John Campbell, Campbell Alliance

Nov 03, 2007
By Pharmaceutical Executive Editors

PHARMA CAN STAVE OFF THREATS. I'll give you two examples—one on the commercial side and one in R&D:

1) Companies need to be looking at scenarios around potential changes in the reimbursement environment. Specifically, they need to understand a range of scenarios and how they might impact their specific products. This needs to move from a discussion of policy scenarios to a fact-based analysis of potential financial impact.

2) Companies need to be stepping back and looking at their core clinical processes. There is obviously tremendous concern about drug safety and tremendous change at FDA. In my opinion, the best way to prepare for that is to have the rest of your clinical-development house in very good order so that when changes need to be made, the foundation is solid. Many companies have simply not resourced clinical development to deal with the challenges they are facing.

John Campbell
What's needed in almost all cases: more people, better technology, and better processes. In many cases: it's better decision making around the portfolio of products being developed.


Pharma companies need to understand the opportunities for their current products in much greater depth. A lot of products have untapped potential with their current indications, and a smaller number have untapped opportunities with new indications.

The second imperative is better launches. There is simply no parallel in terms of opportunity for a pharma company than launching products optimally. Sadly, many companies struggle with this activity and pay the price later with suboptimized results.

The vast majority of short-and long-term challenges the industry faces are well known:

  • Threats of pricing restrictions
  • Threats of an unstable regulatory environment
  • Threats of changes related to the protection of intellectual property

These are all ground-shaking changes for our industry to plan for. I feel strongly that we all need to address a fundamental issue challenging our industry: Too many people do not understand what we do, the risks inherent in the process, and how the medicines we are developing now will add value. Obviously, this is a daunting task, but we must all work together to do it.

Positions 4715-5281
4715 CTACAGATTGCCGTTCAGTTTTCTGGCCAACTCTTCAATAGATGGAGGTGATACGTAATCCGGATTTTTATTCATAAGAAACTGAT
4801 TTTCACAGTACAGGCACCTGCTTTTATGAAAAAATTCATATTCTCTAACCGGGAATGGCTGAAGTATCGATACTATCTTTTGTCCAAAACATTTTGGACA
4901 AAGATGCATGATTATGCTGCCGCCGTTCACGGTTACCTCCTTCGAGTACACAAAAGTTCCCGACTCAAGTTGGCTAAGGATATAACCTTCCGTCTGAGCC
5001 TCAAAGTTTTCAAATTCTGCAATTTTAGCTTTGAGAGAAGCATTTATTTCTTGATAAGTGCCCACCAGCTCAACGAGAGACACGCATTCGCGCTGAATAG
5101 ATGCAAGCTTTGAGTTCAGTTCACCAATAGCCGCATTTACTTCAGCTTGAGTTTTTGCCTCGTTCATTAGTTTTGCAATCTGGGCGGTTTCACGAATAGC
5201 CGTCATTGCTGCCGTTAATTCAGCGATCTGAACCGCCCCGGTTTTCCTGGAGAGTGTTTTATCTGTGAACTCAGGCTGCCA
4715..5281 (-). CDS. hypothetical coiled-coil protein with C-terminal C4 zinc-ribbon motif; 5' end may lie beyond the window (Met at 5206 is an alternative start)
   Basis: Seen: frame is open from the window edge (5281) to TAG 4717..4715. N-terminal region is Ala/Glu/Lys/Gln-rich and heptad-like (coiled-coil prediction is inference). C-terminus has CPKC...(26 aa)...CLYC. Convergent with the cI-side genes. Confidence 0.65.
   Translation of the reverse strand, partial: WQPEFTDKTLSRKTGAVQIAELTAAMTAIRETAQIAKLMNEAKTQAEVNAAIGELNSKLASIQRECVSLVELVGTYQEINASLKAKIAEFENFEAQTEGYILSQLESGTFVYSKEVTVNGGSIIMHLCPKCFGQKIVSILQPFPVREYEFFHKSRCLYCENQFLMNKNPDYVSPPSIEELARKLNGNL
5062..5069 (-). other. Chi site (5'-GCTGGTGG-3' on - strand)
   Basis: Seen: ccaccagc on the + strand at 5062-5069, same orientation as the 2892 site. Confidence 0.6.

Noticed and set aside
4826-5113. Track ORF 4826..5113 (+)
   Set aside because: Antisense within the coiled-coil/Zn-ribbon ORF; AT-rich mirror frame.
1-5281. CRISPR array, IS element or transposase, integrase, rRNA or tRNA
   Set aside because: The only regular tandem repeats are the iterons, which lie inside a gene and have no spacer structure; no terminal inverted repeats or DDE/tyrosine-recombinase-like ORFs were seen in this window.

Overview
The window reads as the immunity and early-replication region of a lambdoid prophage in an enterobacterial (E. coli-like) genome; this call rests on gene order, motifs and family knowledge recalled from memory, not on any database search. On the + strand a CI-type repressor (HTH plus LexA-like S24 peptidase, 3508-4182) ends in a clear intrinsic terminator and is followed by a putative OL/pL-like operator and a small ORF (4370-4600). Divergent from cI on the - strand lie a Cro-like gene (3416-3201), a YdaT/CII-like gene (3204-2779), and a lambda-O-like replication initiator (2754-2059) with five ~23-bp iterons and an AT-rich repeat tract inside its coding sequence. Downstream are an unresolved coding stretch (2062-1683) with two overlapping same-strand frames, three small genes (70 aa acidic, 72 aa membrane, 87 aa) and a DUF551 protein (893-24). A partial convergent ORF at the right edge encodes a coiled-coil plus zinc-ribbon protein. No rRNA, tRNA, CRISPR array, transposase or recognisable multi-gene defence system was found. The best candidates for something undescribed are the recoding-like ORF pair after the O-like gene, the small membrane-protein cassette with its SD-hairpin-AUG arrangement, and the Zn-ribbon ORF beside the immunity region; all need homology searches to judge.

The single most important thing for clients to do when working with any consultant is to be clear about the objectives, the deliverables, and the timeline. As for the consultant, think about the client relationship in terms of decades—not weeks, months, or years. To maintain long-term relationships is to always deliver on what is promised.

Specialized consulting firms offer a completely different value proposition than generalist firms. To focus exclusively on pharma and biotech can mean offering specialists in the all the major functional areas: brand management and marketing, business development and licensing, clinical development, managed markets, sales, and trade and distribution. In addition, specialized consultancies are able to offer experts that know therapeutic areas and specific markets inside out.

An analogy that a client offered me a few weeks ago: If you want Lasik surgery, you go to someone who does it all day long, someone with demonstrated long-term outcomes.


Organized like a pharmaceutical company, Campbell Alliance offers specialized practice teams that focus on critical pharmaceutical-and biotech-industry functions, including brand management, business development, clinical development, and managed markets sales. Clients include most of the top-20 pharmaceutical companies, as well as emerging and midsize firms.

John Campbell is founder, chairman, and CEO of Campbell Alliance. He can be reached at

Campbell Alliance
T: 919-844-7100

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